There’s much to reflect on following the announcement from J.P. Morgan that it lost $2 billion on a hedging strategy gone bad; “retiring” top executives, Jamie Dimon’s crow eating and supporters of the Volcker Rule saying “I told you so”. Another, less media-driven angle on the story, is a lesson on the futility of stock picking. Finance theory suggests that stock price movements are driven by news, the implications of which are very quickly processed by market participants with the resulting price movement effectively discounting the news’ impact. Since news is by definition unpredictable, stock price movements are also unpredictable. The J.P. Morgan news is a case in point. Only by knowing ahead of time that J.P. Morgan was about to announce a $2 billion trading loss, would an investor have been able to avoid a loss on (or profit from) the 10%+ drop in J.P. Morgan’s stock price in trading immediately following the after-hours May 10th announcement.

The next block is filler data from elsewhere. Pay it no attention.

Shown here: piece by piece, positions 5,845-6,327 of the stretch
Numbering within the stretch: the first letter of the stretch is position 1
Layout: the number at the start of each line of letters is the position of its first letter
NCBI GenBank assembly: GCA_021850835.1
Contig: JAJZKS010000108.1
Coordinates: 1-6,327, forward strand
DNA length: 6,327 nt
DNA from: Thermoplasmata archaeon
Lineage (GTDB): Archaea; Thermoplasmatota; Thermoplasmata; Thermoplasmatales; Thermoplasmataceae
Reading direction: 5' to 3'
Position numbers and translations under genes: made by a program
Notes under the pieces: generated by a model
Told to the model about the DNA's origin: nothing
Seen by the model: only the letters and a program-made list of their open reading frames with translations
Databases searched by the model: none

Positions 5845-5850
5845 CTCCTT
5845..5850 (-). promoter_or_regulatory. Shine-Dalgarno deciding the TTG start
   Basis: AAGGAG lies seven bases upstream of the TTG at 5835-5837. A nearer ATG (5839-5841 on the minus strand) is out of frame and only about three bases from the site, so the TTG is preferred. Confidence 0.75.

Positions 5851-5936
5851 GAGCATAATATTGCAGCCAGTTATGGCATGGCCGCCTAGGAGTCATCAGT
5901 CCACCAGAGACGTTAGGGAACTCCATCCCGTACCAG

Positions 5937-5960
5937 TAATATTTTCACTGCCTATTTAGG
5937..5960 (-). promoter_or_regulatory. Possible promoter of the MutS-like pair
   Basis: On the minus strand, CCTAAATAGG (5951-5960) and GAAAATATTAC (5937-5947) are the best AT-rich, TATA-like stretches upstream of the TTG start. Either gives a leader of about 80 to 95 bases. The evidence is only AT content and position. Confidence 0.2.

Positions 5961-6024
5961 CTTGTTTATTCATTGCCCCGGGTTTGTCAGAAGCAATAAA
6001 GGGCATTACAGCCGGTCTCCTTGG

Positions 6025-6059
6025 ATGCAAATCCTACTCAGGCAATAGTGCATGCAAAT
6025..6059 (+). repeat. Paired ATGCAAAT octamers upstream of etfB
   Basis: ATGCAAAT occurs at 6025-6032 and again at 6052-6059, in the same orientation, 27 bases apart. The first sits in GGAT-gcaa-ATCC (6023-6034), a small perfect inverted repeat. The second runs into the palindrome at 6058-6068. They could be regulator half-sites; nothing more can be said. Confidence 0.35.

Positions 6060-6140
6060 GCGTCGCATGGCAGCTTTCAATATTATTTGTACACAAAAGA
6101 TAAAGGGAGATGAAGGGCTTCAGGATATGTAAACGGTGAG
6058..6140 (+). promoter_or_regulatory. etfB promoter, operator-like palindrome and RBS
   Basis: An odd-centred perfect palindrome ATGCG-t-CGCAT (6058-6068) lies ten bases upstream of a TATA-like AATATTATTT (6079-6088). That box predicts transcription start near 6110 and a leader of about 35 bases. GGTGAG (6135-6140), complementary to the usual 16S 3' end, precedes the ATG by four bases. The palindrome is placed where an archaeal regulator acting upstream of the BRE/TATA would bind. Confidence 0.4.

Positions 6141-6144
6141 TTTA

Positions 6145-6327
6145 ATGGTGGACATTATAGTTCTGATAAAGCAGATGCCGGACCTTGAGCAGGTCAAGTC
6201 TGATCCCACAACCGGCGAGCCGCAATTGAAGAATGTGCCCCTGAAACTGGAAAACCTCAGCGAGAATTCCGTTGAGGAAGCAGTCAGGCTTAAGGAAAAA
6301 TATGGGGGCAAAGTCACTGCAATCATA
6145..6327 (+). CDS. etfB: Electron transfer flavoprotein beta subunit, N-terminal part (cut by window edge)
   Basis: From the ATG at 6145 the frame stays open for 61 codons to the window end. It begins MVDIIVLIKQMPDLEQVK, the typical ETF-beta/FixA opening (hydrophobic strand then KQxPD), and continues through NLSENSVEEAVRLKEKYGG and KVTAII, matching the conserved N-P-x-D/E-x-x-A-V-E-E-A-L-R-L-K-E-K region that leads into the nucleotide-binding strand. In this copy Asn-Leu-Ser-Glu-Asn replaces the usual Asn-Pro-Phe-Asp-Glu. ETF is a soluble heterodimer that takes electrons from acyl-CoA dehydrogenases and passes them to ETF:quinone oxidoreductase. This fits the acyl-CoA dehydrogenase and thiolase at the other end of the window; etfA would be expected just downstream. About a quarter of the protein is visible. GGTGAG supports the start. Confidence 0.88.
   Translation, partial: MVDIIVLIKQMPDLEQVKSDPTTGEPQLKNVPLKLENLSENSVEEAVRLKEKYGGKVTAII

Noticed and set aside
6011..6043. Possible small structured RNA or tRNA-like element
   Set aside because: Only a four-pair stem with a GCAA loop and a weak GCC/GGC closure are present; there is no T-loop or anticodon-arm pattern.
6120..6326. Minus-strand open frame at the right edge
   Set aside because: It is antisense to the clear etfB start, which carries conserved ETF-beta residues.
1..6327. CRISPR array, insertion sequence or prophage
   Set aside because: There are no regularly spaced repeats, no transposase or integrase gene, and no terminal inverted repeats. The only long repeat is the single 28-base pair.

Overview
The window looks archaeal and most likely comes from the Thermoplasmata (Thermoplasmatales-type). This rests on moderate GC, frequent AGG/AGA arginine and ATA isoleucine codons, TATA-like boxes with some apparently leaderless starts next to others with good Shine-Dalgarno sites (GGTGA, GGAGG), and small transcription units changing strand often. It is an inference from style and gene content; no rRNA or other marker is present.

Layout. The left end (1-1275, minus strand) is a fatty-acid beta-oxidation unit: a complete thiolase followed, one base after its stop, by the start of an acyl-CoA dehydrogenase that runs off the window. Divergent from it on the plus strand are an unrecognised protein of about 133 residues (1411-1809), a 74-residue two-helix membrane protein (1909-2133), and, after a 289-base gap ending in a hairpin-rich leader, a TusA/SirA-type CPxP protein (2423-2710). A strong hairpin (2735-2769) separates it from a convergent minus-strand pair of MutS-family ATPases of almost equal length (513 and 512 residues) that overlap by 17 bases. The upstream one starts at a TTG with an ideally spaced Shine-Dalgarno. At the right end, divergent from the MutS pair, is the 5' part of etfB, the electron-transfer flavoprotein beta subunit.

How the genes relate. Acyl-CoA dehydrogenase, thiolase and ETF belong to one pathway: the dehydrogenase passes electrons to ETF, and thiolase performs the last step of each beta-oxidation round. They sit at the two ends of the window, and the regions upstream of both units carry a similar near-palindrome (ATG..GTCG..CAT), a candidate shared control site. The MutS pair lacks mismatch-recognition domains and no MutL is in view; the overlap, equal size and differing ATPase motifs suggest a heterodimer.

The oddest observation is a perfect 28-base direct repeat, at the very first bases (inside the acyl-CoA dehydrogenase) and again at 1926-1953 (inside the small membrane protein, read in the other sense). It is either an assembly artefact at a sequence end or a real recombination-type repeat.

A better approach is to except the futility of stock picking and instead implement a strategy of holding all stocks (in combination with an appropriate allocation of safer assets) thereby dampening the impact of these types of negative news events while maintaining exposure to the equity risk premium, the source of long-term stock performance.